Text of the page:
EDITORIAL


The homoeopathic physician is fortunate indeed to have a clearly defined law of cure to guide him in the practice of his profession. He need not tremble as he approaches the amazing labyrinth of a fully equipped modern laboratory. Nor need he worry if he saves his patients some of their hard earned money by omitting unnecessary and expensive laboratory studies.


It is necessary (1) to question the accuracy of all laboratory reports, (2) to repeat tests the results of which appear to be erroneous, and (3) to weigh carefully reports that do not agree with our clinical impressions.–Penna. Med. Journal, June, 1944, page 883.

The above is an authoritative, up-to-the-minute evaluation of laboratory science as it stands today in its service to the medical profession. Our confidence in laboratory reports sinks to a new low when anything as nebulous and intangible as clinical impressions may overrule them.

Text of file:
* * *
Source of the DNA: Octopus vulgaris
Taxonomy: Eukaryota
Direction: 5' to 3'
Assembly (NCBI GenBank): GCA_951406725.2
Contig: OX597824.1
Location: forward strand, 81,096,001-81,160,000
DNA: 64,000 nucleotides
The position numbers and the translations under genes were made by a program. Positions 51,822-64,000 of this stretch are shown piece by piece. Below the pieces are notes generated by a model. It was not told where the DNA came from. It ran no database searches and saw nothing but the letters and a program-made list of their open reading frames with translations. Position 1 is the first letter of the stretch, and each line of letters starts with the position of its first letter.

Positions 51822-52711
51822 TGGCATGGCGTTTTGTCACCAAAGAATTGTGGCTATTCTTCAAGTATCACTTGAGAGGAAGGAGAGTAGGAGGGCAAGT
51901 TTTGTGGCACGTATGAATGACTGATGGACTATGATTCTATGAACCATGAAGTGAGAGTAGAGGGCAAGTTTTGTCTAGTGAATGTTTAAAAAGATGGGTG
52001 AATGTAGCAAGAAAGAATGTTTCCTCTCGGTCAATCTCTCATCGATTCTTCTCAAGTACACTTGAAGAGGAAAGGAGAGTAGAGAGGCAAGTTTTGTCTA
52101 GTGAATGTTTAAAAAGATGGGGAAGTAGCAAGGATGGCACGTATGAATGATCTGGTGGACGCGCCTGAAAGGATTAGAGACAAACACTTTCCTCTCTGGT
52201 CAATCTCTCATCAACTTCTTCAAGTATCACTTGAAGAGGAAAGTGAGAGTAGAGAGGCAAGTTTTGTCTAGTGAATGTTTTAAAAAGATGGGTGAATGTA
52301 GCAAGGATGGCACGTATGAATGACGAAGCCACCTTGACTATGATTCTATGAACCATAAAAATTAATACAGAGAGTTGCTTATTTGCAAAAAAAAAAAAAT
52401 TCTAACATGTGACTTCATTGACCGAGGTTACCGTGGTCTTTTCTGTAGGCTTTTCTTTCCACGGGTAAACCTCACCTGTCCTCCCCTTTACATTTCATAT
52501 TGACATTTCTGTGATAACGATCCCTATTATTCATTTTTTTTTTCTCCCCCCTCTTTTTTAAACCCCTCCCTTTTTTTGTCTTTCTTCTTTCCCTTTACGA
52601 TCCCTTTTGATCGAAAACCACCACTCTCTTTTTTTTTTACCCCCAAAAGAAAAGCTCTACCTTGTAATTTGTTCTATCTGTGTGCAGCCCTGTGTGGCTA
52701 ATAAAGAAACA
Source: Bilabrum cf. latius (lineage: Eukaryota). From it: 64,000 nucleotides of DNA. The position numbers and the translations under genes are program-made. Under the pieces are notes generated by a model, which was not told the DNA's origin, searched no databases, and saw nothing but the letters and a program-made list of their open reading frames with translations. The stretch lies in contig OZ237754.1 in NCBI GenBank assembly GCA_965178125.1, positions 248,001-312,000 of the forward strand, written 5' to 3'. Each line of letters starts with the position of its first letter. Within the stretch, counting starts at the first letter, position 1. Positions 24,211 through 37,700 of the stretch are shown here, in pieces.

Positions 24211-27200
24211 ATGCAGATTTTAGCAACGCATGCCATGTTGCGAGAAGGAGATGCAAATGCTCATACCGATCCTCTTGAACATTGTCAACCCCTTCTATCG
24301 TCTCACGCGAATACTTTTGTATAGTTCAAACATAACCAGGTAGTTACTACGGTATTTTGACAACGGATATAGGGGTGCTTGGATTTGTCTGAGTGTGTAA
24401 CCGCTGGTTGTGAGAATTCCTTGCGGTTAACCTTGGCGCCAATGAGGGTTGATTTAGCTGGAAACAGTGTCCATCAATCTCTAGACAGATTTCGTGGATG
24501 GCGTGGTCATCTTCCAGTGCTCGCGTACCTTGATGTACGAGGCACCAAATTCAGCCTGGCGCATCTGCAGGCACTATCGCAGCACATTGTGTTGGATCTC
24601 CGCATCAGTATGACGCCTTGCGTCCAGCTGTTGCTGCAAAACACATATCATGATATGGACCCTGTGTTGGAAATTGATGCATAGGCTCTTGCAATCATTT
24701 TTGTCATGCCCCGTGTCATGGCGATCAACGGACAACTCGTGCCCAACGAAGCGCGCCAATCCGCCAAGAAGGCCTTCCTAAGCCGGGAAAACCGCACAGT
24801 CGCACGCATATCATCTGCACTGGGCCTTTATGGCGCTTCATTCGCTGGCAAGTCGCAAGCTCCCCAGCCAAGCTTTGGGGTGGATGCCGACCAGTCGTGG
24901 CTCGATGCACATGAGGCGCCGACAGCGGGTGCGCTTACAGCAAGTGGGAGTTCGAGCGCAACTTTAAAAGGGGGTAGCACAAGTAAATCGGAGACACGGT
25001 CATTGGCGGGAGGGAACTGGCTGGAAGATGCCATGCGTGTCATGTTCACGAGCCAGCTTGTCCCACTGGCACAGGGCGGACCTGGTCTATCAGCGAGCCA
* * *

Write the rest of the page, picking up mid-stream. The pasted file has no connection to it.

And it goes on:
The homoeopathic physician is fortunate indeed to have a clearly defined law of cure to guide him in the practice of his profession. He need not tremble as he approaches the amazing labyrinth of a fully equipped modern laboratory. Nor need he worry if he saves his patients some of their hard earned money by omitting unnecessary and expensive laboratory studies. The more a physician suffers from “indolence and love of ease” the more will he be inclined to rely on the laboratory. His own indefatigable effort will yield far better results in the vast majority of cases.

Allan D. Sutherland